What’s in a name? Introducing Denkof Zwemmen, who knows a thing or two about pseudonyms…
Back in 1963, when I was a smart-ass 24-year-old and had just moved from New York City into a farmhouse near my hometown of Poughkeepsie, and the phone company asked me in what name I wanted my new phone listed, I told them “H. C. Earwicker.” (As any smart-ass 24-year-old Ivy League English major in the late 50’s and early 60’s would have known, “H. C. Earwicker.” a. k. a. “Here Comes Everybody,” “Haveth Childers Everywhere” and simply “H. C. E.,” is the hero of Finnegan’s Wake.)
From 1963 to the present, with a few gaps of no more than a year or two, I have maintained a listing for H. C. Earwicker in our local phone book here in Dutchess County. Back in the ‘80’s H. C. Earwicker accepted an unsolicited telephone offer for a Caldor Department Store credit card, and ordered one for his wife, Anna Livia Plurabelle, as well. They would shop at Caldor’s from time to time, and I would dutifully pay the bills that came in their names. Even now, about one telemarketer per month calls, asking for “Mr. Earwicker.” I say that he is out of town and, if pressed and I’m in the mood to banter, go on to reveal that he just left for an extended trip to Ireland, which is a shame, because I’m sure he would have been interested in a time-share in a Fort Myers condo.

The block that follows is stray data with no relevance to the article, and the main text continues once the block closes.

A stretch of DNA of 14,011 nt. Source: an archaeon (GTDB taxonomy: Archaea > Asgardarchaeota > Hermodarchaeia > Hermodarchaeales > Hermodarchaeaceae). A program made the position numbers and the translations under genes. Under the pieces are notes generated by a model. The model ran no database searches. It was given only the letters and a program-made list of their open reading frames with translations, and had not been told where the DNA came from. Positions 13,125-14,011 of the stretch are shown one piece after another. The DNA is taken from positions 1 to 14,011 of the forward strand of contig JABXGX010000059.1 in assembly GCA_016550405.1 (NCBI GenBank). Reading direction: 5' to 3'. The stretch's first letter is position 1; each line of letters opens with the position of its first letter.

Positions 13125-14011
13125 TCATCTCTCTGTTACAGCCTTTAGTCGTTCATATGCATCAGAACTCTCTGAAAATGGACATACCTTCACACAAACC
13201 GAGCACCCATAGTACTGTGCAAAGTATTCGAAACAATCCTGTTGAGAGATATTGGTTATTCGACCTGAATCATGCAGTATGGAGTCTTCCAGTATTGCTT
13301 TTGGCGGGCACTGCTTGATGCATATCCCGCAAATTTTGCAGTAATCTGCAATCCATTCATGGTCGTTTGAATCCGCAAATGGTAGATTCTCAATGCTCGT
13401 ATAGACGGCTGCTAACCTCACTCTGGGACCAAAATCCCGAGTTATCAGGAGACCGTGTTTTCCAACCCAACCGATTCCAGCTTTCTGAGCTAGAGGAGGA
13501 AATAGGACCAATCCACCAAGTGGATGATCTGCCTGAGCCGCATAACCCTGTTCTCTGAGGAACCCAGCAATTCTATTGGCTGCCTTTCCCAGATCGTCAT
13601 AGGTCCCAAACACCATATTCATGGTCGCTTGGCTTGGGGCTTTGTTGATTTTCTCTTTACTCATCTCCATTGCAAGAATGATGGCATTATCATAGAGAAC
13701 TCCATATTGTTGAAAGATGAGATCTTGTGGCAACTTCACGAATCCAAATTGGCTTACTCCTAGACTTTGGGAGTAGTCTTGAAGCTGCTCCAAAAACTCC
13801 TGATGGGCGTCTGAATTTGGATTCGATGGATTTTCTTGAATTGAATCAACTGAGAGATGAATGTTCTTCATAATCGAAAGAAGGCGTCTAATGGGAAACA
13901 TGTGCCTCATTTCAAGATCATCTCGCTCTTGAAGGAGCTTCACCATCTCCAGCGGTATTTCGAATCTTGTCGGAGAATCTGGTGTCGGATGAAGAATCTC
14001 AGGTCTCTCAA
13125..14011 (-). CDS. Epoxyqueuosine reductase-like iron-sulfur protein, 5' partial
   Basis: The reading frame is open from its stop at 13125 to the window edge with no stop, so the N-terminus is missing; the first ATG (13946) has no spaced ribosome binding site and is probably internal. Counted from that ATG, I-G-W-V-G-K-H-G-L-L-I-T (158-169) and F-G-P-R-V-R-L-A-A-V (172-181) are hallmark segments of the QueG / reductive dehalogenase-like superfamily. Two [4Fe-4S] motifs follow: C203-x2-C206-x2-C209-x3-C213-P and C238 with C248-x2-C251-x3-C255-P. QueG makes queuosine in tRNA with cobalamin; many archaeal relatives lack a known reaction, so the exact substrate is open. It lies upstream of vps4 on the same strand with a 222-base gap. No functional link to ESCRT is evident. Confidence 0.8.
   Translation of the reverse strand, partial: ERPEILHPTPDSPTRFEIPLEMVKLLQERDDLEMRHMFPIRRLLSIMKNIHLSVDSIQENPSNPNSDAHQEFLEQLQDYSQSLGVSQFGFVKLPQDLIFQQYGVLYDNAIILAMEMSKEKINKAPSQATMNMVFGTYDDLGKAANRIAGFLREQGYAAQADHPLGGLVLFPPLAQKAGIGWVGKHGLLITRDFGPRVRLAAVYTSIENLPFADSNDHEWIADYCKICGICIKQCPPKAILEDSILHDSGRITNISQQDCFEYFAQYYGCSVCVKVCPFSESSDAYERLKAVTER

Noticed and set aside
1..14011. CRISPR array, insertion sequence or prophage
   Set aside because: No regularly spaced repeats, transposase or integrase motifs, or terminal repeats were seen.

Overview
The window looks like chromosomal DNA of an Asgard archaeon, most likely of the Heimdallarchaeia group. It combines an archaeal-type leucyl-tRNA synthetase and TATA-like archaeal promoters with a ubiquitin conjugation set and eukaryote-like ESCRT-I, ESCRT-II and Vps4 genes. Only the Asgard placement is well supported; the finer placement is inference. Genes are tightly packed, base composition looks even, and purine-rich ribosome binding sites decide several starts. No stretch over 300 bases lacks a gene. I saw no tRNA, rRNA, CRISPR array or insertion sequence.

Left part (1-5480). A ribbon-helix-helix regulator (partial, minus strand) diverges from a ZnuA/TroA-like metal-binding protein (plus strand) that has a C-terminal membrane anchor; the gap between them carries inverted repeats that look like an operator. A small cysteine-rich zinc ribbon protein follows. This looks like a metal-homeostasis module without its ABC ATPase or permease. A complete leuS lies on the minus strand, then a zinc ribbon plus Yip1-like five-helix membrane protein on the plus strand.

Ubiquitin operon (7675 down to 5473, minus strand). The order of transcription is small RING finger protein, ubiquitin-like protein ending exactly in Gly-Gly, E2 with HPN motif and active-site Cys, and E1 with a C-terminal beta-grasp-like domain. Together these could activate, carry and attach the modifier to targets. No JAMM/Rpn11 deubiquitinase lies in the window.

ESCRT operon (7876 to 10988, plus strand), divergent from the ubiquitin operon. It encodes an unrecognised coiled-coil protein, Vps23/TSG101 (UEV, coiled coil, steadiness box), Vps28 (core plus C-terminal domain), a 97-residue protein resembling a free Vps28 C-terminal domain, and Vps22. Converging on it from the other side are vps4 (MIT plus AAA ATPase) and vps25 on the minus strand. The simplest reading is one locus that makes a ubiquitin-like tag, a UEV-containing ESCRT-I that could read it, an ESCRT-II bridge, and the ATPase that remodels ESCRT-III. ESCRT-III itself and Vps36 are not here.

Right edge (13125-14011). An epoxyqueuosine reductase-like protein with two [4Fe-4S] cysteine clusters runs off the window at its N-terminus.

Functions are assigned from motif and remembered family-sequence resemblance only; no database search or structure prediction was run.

My 1963 Earwicker phone listing was just another example of a type of occasional hoax which I first perpetrated on an unsuspecting (and forever oblivious) world a dozen years earlier, at the age of eleven, when I used the pay phone at the James Baird State Park Public Swimming Pool to have “J. Alfred Prufrock” paged there, much to the delight of Eddie, Peter, Steve or whichever of my friends (called “eggheads” then, we would be “nerds” or “geeks” now, I suppose) happened to have been parked there with me for the afternoon while our moms played a round on the golf course.
Other manifestations of this literary pretentiousness were the placing of a sign, “Admiral Benbow Inn,” at the top of my driveway in my rural home of thirty years, and much earlier, at the height of my most obnoxious phase of adolescent self-aggrandizement, introducing myself to girls in Tourist Class aboard the Queen Mary (QM I, needless to say), to which I would make my way in the evening from First Class, in which I was traveling with my father, as Hans Castorp.
My tendency to identify with a literary protagonist reached its apex when I was at college and imagined myself the embodiment of Stendhal’s Fabrizio del Dongo, and was in love with a La Sanseverina who not only was married to a most intelligent, cynical and dashing stand-in for Count Mosca, but possessed the same chinless glamour and squeaky voice as my then current cinema heart-throb, Arletty, who played Garance in Les Enfants du Paradis. This clandestine, thoroughly platonic and one-sided affair, which took place through painstakingly dashed-off sonnets, meaningful glances and an occasional tête-à-tête at a French restaurant, as Stendhalian as could be, came to an end one evening when the lady in question, who perhaps had had a really bad spat with her husband, phoned and said yes, she would come to my apartment. The fiasco which resulted from this clash of reality with fantasy was also as Stendhalian as could be although, unlike Fabrizio, I was devastatingly aware that the debacle I had just taken part in was, indeed, a Waterloo.